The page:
This is the ignition connector that originally drove the Suburban's tach.
It's always best to use things in a way that's consistent with their original design--even if you are altering a machine's purpose to fit your will! So, while I was taking the engine out, I was consulting a combination of Mitchell 1's wiring diagrams and Rock Auto's connector photos. The white wire in this connector was believed to drive the tach. (Sorry about the photo quality, my camera died and I took this one with my phone's cheesy camera.)
Before I ran any wires through the firewall or did anything permanent, I tried this system out by running some jumper wires around in the engine compartment and hooking up the DSL-1 right there, feeding the device's output to the ignition connector.
The connections required to make the DSL-1 work are relatively simple. Naturally, the device requires power, so I fed it +12V and ground. The sensor I was using had two wires, and I didn't know which one should be "ground," so I tried it both ways. The DSL-1 saw and converted the signal both ways, so polarity wasn't an issue.
I played with a number of modes on the DSL-1, trying to get the right frequency conversion to get the tach fairly close. The flywheel tooth sensor mode was designed for flywheels that typically have over 100 teeth, so the tach would read way too low, even on the highest setting (this sensor will see 25 teeth for every revolution of the engine). I changed the device over to the alternator mode, and quickly found that the output was way too high, even on the lowest setting. I was thinking that if I could knock off a factor of two, everything would be OK. Staring at the manual, I noticed that in addition to the 8-cylinder output I was using there was a 4-cylinder output. Eureka! I moved the output to the 4-cylinder output, and found that the tach was in the right range for how fast the engine was idling.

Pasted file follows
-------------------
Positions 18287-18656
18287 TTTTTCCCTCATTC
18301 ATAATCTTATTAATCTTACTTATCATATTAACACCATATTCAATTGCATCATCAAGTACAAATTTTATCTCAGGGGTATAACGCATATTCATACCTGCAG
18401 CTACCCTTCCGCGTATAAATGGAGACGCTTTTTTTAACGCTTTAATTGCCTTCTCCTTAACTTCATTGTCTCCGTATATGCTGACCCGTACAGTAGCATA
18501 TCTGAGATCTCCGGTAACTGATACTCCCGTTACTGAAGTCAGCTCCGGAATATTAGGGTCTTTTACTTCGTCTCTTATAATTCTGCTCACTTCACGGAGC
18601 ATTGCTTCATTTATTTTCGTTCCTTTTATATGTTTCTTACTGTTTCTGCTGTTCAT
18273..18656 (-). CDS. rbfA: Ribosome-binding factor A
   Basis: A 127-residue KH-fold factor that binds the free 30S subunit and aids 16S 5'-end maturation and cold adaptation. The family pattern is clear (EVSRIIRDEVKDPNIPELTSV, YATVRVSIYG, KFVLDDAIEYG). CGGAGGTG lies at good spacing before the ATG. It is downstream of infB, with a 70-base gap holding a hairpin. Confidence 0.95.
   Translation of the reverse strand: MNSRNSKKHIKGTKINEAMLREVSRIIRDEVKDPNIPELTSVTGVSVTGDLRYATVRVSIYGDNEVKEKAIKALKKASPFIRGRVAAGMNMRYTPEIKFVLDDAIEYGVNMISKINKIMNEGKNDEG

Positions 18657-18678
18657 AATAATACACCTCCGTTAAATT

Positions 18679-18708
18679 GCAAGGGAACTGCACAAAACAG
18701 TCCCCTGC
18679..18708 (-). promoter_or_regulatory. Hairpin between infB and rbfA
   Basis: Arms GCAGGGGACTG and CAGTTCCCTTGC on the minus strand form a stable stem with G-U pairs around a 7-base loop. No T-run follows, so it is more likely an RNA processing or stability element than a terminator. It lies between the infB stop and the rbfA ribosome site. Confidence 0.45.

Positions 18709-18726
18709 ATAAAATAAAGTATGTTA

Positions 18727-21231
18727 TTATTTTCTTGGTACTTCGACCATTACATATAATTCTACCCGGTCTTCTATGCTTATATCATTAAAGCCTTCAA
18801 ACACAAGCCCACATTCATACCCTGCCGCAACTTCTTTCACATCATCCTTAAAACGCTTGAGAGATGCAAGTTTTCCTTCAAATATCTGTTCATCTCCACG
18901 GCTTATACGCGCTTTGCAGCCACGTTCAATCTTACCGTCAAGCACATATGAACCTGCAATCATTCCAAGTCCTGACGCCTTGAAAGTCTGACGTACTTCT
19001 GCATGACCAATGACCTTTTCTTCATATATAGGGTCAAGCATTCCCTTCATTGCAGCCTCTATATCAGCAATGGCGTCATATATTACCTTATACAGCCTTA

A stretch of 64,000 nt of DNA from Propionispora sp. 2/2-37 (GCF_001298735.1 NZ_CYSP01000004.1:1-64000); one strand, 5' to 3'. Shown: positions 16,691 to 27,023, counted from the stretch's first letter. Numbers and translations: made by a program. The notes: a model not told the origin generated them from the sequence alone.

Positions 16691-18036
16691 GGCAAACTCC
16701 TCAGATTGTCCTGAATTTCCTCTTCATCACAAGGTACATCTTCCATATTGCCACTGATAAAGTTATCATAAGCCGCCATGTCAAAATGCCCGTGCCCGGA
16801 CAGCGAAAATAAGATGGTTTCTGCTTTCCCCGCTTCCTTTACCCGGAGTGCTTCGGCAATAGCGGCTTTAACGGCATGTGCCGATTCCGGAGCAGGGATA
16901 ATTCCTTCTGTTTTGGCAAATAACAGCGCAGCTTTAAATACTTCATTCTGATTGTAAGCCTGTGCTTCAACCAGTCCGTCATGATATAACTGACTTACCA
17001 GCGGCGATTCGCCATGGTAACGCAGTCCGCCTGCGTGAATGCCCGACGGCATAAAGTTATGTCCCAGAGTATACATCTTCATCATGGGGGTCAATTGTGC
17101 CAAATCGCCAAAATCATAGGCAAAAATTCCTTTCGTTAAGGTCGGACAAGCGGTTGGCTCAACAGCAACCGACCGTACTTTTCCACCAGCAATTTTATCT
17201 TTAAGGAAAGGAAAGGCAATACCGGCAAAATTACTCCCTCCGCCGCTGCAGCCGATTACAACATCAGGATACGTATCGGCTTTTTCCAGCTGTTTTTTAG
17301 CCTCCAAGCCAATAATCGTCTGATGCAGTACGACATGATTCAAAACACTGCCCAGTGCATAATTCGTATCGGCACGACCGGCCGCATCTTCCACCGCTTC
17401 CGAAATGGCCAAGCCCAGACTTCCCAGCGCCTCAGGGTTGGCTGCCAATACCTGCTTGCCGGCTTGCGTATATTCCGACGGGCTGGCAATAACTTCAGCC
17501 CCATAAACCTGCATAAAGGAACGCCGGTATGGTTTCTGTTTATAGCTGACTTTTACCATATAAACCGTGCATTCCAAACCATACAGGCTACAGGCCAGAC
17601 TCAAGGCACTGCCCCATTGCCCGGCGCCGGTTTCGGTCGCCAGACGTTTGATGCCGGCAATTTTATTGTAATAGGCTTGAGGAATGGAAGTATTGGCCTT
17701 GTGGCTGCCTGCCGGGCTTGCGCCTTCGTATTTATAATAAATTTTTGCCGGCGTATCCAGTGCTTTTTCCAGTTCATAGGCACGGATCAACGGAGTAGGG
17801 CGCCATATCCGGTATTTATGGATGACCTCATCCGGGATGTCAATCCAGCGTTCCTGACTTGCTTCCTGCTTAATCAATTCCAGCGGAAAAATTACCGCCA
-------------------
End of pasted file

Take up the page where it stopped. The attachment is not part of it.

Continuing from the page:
The Tachometer Input is Identified Behind the Instrument Cluster
Then, I took all the jumpers off and started to install the DSL-1 for real. It isn't a sealed unit, or something that's ruggedized for the under-hood environment. It needs to be mounted inside the cab--preferably within reach of the driver. After pulling the dash bezel and removing the instrument cluster, I found a "shelf" just below the instrument cluster that would be a good place to attach the DSL-1. I marked that location. I took a close look at the connector behind the instrument cluster and unsnapped it from where it is held down. I found two white wires, so I did a continuity check and identified the correct wire. I then cut it and ran the DSL-1's 4-cylinder output to it. After identifying a good ground and switched power wire from nearby cables, I used them to power the device. I also ran two wires from the gear tooth sensor to this location and finished wiring the DSL-1.
The DSL-1 was mounted below the instrument cluster.
I pulled out my spreadsheet for rpms at speed in the different gears, and saw that the engine should be turning 2000 rpm at 55 mph. So, I took the Suburban for a drive without reinstalling the dash beze. I was able to use the UP and DOWN buttons on the DSL-1 to tune the tach. I held my speed 55 mph, adjusting it to read 2000 rpm. The speedometer's accuracy had previously been confirmed using GPS -- so I knew it would be accurate.
That all sounds really easy, doesn't it? Running the wires was painful, and I always get claustrophobic when working under the dash in a hot environment, but I'm quite happy with how this works!
--Putting the "engine" back in engineering!